Microsoft says that its $US7.6 billion write-off of its disastrous Nokia acquisition is part of a “restructuring” effort “to better focus and align resources” around its smartphone efforts — a market Microsoft never really ever got close to dominating.
The layoffs come shortly after Microsoft offloaded its maps business and its display advertising business.
So has Microsoft finished cleaning house or is the company likely to exit more businesses as part of its “focusing and aligning” mission?
A close look at Microsoft’s sprawling empire shows other lagging businesses that probably don’t fit in with the company’s new productivity-first mission statement and might benefit from a sale, spin-off, or shutdown. Here are some of the main ones:
Retail: First announced in 2009, the Microsoft retail stores were an obvious product of Apple envy — Microsoft even poached Apple Store employees and purposely placed the first few locations right near Apple Stores. But a Black Friday 2014 survey from Piper Jaffrey showed that the Microsoft store was significantly less popular than its Apple counterpart. At this point, Microsoft Stores are basically a joke, so close them and save some cash.
Dynamics CRM: Another place where Microsoft is an also-ran. Customer relationship management (CRM) is a hot market, with $US14 billion in global revenues in 2014.
But a Gartner report places Salesforce as the market leader with 18.6% market share, followed by SAP at 12.1% and Oracle at 9.1%. Dynamics is fourth with 6.2%. Given its lagging position, and the fact that it doesn’t really fit into the productivity-first, developer-first world envisioned by Microsoft, it might be time to rethink where Dynamics fits in.
Surface hardware: It’s true that revenue from Microsoft’s Surface tablet/laptop all-in-one is on the upswing, with a reported $US713 million in sales in the last quarter, representing a 44% jump over the same period of 2014. But even that number lags behind Apple’s iPad sales. And even then, iPads are a continual source of disappointment for Apple investors.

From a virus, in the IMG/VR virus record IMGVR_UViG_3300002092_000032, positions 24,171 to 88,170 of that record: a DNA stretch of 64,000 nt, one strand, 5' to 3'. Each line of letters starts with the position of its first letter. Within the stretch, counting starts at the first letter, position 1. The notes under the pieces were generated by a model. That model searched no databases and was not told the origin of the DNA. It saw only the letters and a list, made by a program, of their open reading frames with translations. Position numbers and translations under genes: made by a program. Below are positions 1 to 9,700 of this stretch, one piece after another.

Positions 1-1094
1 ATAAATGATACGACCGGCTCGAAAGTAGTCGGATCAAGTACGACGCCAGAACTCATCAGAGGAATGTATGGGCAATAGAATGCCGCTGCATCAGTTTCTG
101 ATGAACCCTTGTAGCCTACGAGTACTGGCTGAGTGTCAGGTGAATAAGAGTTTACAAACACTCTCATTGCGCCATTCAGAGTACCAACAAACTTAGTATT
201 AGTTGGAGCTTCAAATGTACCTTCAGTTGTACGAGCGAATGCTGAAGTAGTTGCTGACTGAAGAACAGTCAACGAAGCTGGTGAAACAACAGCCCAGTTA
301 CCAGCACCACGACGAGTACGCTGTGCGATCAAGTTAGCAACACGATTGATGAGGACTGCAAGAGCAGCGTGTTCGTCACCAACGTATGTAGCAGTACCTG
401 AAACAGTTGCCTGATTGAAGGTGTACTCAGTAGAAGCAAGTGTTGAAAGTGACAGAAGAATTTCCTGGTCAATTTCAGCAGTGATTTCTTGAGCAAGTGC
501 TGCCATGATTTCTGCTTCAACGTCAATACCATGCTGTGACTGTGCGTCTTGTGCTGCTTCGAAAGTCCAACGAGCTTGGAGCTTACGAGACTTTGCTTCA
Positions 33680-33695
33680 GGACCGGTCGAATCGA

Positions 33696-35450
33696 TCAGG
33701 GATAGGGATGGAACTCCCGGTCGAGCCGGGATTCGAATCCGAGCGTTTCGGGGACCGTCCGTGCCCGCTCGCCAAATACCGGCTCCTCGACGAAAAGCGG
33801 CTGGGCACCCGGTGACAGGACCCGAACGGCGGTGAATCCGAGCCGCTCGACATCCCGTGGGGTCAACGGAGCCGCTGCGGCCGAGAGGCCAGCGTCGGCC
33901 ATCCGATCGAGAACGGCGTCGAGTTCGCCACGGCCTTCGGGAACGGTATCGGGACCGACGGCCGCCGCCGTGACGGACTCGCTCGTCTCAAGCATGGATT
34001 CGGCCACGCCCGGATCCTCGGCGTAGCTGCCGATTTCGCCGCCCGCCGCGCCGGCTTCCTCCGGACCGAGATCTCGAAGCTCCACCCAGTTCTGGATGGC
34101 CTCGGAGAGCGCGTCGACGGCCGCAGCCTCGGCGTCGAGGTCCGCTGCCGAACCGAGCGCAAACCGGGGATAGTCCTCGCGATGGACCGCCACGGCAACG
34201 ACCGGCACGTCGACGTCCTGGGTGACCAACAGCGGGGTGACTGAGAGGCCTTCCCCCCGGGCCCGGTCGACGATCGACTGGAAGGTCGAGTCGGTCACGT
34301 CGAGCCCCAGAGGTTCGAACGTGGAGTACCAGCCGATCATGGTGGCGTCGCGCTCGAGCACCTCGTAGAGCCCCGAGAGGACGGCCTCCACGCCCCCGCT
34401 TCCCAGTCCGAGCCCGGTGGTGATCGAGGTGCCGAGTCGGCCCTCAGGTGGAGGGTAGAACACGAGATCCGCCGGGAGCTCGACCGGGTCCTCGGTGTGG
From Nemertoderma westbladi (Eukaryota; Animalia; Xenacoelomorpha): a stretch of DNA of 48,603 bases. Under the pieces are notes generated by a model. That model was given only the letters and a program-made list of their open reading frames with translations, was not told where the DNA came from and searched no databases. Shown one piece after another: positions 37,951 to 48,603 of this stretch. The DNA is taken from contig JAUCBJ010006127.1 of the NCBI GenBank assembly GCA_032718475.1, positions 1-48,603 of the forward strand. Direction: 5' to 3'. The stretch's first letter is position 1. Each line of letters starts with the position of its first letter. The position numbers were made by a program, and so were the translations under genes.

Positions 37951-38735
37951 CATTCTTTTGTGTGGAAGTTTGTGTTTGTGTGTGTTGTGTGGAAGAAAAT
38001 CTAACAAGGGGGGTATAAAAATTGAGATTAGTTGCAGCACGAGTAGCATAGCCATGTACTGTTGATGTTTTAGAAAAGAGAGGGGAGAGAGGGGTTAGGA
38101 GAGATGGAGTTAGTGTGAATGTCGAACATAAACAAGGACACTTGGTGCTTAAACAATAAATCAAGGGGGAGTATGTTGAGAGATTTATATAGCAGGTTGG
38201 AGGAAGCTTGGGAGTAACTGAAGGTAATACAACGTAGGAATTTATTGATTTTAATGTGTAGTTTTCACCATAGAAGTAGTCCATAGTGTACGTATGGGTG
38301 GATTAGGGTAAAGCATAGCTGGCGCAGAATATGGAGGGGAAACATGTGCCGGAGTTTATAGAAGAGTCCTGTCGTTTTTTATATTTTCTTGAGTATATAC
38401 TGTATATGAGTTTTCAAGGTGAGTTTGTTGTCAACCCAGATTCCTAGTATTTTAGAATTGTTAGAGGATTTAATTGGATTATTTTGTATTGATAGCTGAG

Sure, the most recent Surface results predate the launch of the new, critically-acclaimed Microsoft Surface 3 tablet, but it’s hard to see Microsoft taking the lead in this market. Maybe so long as it’s streamlining its phone business, it’s time for Microsoft to reconsider if it wants to be in hardware at all — especially since it doesn’t quite jibe with that big productivity push.
Microsoft Xbox: At this year’s E3 2015 video game event, the Microsoft Xbox One made some big announcements that spurred a lot of interest. And sooner or later, Microsoft is going to bring Windows 10 to the Xbox One, making it easier than ever to bring games and apps to the console.
But it’s not exactly a productivity-driving device. And worldwide, the Sony PlayStation 4 is outselling it almost 2-to-1. While Microsoft has repeatedly expressed its support for the Xbox as a platform, investors and analysts have made no secret of their desire to see it spun off into a separate business.
Microsoft Bing: Thanks to a series of strategic partnerships with companies like Yahoo, Bing’s marketshare is on the rise, recently. hitting 20% in the US for the first time ever. But it’s still way behind Google in marketshare and advertising revenue. In the wake of Microsoft’s big changes to its display advertising business, it might be time to finally exit the search market.
Microsoft is a big company, with some of the smartest people in the world working for it. It’s always tough to make big changes — especially with 7,800 jobs on the line, as in the case with the Nokia write-off. But it’s also true that Microsoft and its new developer-first approach could benefit from reallocating its resources.
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